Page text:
Great observation. For sometime now I have been wondering too; is this guy serious? He is supposed to be the maradonna of Nigerias politics right? So why jump into the fray seemingly unprepared many times? Or do we normally make the mistake of crediting him with too much political sophistication simply because he was able to manipulate everybody while in power, utilizing the corrupt lucre associated with state apparatus then? I mean several times in the past election periods, Babangida will rear his ugly head, make all kinds of noise, campaign like he is serious and then before you know it, he will fizzle back to his hill top mansion pretending either to be disinterested again or to have been shouted down by popular resistance. He has repeated this behavior for several times and in each occasion , the result has followed this same pattern. Just like Prof Utomi , one is warry to term it a coincedence, I am starting to suspect his ultimate motive too. Yet, I don't think he makes all these noise because of the senatorial elections. Senatorial elections in Nigeria are much easier to rig without drawing much attention while senators seem to pass through a very corrupt process during the primaries that anybody that gets to represent a party like PDP is most likely as corrupt or even willing to "out-corrupt" Babangida himself.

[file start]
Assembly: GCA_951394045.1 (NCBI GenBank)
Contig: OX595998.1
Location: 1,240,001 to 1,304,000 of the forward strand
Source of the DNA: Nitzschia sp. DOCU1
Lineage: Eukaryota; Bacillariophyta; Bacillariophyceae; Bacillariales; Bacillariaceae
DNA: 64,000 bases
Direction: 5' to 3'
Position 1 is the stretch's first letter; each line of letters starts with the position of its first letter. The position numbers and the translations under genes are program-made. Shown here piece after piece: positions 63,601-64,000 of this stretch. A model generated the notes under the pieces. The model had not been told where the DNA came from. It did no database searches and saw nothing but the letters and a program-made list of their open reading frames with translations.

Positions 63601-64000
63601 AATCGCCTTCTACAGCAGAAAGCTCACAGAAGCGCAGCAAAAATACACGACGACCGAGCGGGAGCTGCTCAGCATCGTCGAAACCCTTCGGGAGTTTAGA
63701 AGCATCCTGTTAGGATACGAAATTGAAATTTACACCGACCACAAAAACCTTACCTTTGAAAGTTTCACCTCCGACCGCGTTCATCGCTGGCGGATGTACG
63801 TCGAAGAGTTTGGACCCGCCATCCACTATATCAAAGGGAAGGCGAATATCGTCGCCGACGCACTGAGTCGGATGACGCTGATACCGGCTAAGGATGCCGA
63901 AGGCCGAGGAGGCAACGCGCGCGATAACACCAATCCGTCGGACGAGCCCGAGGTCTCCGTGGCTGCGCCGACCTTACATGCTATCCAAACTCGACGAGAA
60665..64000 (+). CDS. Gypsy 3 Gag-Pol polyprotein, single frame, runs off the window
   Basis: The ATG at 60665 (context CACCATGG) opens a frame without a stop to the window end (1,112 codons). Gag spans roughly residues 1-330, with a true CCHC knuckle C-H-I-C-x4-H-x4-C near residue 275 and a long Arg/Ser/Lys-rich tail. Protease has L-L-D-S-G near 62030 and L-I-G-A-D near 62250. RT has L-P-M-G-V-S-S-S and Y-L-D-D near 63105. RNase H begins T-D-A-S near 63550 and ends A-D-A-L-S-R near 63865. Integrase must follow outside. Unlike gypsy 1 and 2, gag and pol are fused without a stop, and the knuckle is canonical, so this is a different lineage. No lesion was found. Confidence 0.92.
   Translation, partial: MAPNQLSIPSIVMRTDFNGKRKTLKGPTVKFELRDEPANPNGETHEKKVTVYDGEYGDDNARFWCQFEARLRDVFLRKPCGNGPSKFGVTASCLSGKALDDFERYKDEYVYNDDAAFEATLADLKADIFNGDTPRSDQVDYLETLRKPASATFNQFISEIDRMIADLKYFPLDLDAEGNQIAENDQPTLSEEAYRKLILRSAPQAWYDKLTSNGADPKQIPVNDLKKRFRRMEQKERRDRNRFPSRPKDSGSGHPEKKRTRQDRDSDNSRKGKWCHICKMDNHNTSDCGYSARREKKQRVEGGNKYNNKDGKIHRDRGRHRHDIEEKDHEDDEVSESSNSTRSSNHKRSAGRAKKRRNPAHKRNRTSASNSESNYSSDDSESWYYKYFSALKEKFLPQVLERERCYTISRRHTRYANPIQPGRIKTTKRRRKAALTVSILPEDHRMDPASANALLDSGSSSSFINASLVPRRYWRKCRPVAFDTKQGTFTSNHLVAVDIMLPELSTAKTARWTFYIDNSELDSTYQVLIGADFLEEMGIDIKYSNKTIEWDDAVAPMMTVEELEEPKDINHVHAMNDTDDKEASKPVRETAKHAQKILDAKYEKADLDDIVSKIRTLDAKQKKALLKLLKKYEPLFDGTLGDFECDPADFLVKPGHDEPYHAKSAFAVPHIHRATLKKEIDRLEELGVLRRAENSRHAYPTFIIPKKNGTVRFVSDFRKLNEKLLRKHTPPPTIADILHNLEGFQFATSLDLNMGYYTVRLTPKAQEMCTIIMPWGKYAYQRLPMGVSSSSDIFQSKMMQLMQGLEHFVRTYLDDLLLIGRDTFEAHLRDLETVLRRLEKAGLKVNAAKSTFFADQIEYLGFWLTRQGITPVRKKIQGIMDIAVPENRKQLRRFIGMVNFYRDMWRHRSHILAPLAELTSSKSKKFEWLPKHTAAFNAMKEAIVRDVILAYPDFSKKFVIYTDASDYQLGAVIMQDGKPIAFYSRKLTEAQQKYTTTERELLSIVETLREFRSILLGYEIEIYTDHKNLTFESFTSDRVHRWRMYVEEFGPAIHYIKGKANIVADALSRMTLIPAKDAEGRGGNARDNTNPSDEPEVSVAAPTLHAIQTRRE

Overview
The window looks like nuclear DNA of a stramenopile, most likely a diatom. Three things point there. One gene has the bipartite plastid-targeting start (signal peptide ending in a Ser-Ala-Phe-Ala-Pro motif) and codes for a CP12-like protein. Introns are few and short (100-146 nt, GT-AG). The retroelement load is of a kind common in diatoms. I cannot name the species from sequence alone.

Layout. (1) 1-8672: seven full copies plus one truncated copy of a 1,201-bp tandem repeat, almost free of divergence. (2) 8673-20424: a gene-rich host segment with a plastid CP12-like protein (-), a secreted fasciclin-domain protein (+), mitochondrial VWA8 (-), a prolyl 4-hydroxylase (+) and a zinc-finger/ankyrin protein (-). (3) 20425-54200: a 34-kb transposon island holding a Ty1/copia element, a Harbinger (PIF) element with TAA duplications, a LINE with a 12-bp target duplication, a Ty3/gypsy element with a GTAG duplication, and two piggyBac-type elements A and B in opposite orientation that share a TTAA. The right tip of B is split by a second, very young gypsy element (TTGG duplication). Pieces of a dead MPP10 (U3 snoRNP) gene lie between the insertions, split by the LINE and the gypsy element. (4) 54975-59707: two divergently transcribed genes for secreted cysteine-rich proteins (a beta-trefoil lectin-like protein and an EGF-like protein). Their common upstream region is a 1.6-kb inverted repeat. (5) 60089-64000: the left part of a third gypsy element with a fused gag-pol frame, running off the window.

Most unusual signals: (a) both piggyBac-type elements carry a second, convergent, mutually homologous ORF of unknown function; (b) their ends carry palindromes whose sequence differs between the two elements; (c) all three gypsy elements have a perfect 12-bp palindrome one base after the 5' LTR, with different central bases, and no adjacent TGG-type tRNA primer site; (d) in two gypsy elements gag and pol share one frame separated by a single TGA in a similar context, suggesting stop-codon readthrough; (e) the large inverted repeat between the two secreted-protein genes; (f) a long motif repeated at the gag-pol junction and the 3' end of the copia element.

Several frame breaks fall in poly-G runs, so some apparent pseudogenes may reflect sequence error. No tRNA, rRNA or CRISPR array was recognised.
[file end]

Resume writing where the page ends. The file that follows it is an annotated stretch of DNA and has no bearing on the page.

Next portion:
My suspicion is that Babangida knows how well he is loathed by Nigerians but like Obasanjo, he is willing to 'sacrifice' himself by expending a bit of political capital just for the benefit of class preservation. So they will come together at the wee hours of the night somewhere in one of their glittering mansions and decide that it is Umaru who would be president. But in order to make it look like there was a contest or skirmish amongst them, this evil jumps into the contest, moving from one place to the other, making inflammatory statements while drawing all the attention as usual. We will all be busy pouring scorn on him and by the time he says something like "I am too old for this job" or that " Umaru is my younger brother and I want to leave for the younger generation" , everybody is exasperated and it is already election day. The real guy that was designated to take over the duty of ruining our lives for the next 4 or 8 years will not get the scrutiny nor attention he deserves and once he is already elected and Babangida safely back at his mansion , the press turn the mantra into ; "safeguarding our nascent democracy". We beat our chest;'Umaru is better than the evil in Minna so lets give him a chance to 'perform'' We are the 'winners' , afterall he is back at his house in minna?!